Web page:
Nebraska Soybean Farmers Extol Biodiesel Benefits

Trucking Campaign May Be Repeated Next Fiscal Year
Truck with biodiesel banner
Nine delivery trucks were wrapped with the banner saying, “Biodiesel, cleaner fuel for Nebraska.” (Nebraska Soybean Board)

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A trucking campaign promoting biodiesel fuel to easily lower carbon emissions by the state soybean farmers has been such a success in raising awareness it may be repeated.

For four months ending in April, nine delivery trucks wrapped with green-colored ads saying “Biodiesel, cleaner fuel for Nebraska” traveled through the state’s largest cities and across Interstate 80 between North Platte, Kearney and Grand Island.

“We received many positive comments and pictures from folks of the trucks out on the roads of Lincoln, Omaha and in the western part of the state. We wanted to inform drivers in Lincoln, Omaha and those driving on I-80 in Nebraska of the benefits of biodiesel regarding health, the economy, the environment and benefits to farmers,” said Tom Hoxmeier, communications coordinator at the nonprofit Nebraska Soybean Board.

“[The fuel’s] compatibility with existing diesel engines and infrastructure makes it an easily adoptable option for the trucking industry, facilitating a transition toward cleaner and greener transportation solutions,” he added.

Tom Hoxmeier


Noting that biodiesel is a win-win for the trucking industry and farmers, the association notes that biodiesel can reduce life cycle emissions by 86% compared with petroleum-based diesel fuel and it adds 70 cents per bushel to the value of soybeans.

“Increased demand for soybean oil to make biodiesel also increases the supply of soybean meal, leading to lower animal feed prices paid by poultry and livestock farmers,” according to the state of  Nebraska. “Heavy-duty diesel vehicles can also lower emissions by filling up with biodiesel blends of 20% (B20) or higher.”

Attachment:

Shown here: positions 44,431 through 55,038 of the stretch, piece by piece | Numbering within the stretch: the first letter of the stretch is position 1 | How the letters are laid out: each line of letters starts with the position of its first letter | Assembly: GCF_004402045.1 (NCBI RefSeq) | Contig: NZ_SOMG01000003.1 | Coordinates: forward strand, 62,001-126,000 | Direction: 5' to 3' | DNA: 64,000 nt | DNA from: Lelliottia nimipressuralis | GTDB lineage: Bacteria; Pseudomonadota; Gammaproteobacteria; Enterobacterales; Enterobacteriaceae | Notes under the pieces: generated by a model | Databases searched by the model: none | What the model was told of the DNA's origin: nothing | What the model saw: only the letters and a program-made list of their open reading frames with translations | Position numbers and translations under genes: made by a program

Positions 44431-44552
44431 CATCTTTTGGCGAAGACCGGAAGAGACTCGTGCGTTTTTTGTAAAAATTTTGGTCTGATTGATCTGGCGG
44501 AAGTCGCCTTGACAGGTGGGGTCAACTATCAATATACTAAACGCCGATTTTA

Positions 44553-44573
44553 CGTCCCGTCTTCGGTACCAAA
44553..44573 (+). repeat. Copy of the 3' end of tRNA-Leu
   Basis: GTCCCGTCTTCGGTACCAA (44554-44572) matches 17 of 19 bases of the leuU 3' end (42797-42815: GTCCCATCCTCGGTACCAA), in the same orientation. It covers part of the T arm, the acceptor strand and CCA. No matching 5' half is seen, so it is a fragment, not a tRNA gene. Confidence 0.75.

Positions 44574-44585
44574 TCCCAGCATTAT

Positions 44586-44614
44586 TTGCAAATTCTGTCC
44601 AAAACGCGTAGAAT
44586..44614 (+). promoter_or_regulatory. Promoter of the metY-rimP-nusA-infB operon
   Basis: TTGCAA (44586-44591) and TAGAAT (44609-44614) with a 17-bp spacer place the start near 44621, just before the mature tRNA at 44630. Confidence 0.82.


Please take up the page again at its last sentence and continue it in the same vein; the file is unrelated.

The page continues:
Did You Know?

• One bushel of soybeans can make 1.5 gallons of biodiesel.

• Soybeans account for 90% of all U.S. oilseed production.

• The United States is the world’s leading soybean producer and the second-leading exporter.

Source: U.S. Department of Agriculture

Soybean oil used in biofuel production is projected to increase by 900 million pounds in the 2023-24 market year to 12.5 billion pounds, stated an “Oil Crops Outlook” report in May by the U.S. Department of Agriculture’s Economic Research Service.

Hoxmeier said 30,000 to 70,000 people each day saw the truck messaging about biodiesel. The association’s board has not voted on the issue of another run, but he said it may rerun the campaign during the next fiscal year. A total of some 25.8 million people saw the truck-side advertising campaign.

“We want to emphasize the value and unique opportunity of biodiesel among other clean and renewable fuels that are perfectly suited for diesel trucks,” Hoxmeier said. “By adopting biodiesel or other clean fuels, you not only reduce emissions and improve air quality but also support domestic agriculture and local economies.”

He also wanted to express this message to the trucking industry from the state’s soybean leaders and growers.

“The Nebraska Soybean Board and Nebraska soybean farmers extend our appreciation for invaluable contributions of our national trucking community,” he added.

After corn, soybeans are Nebraska’s second-largest harvested crop. The state’s farmers last year produced 278.3 million bushels of soybeans.

In fact, last month Gov. Jim Pillen declared May as “Renewable Fuels Month” in Nebraska during a May 4 proclamation ceremony at the state Capitol. Renewable Fuels Month was to celebrate the crucial role renewable fuels play in the state’s economy, environment and energy security.

The state international trade office describes soybeans as among the most versatile major crops that can be grown in a wide variety of soils and climates. Also ideal in crop rotation, farmers switch from corn to soybeans, which return nitrogen back into the soil. Not only used in renewable fuel, soybean seeds (beans) are processed for use in animal feed, human food products and industrial goods such as ink, coatings, solvents, plastics, lubricants and adhesives.

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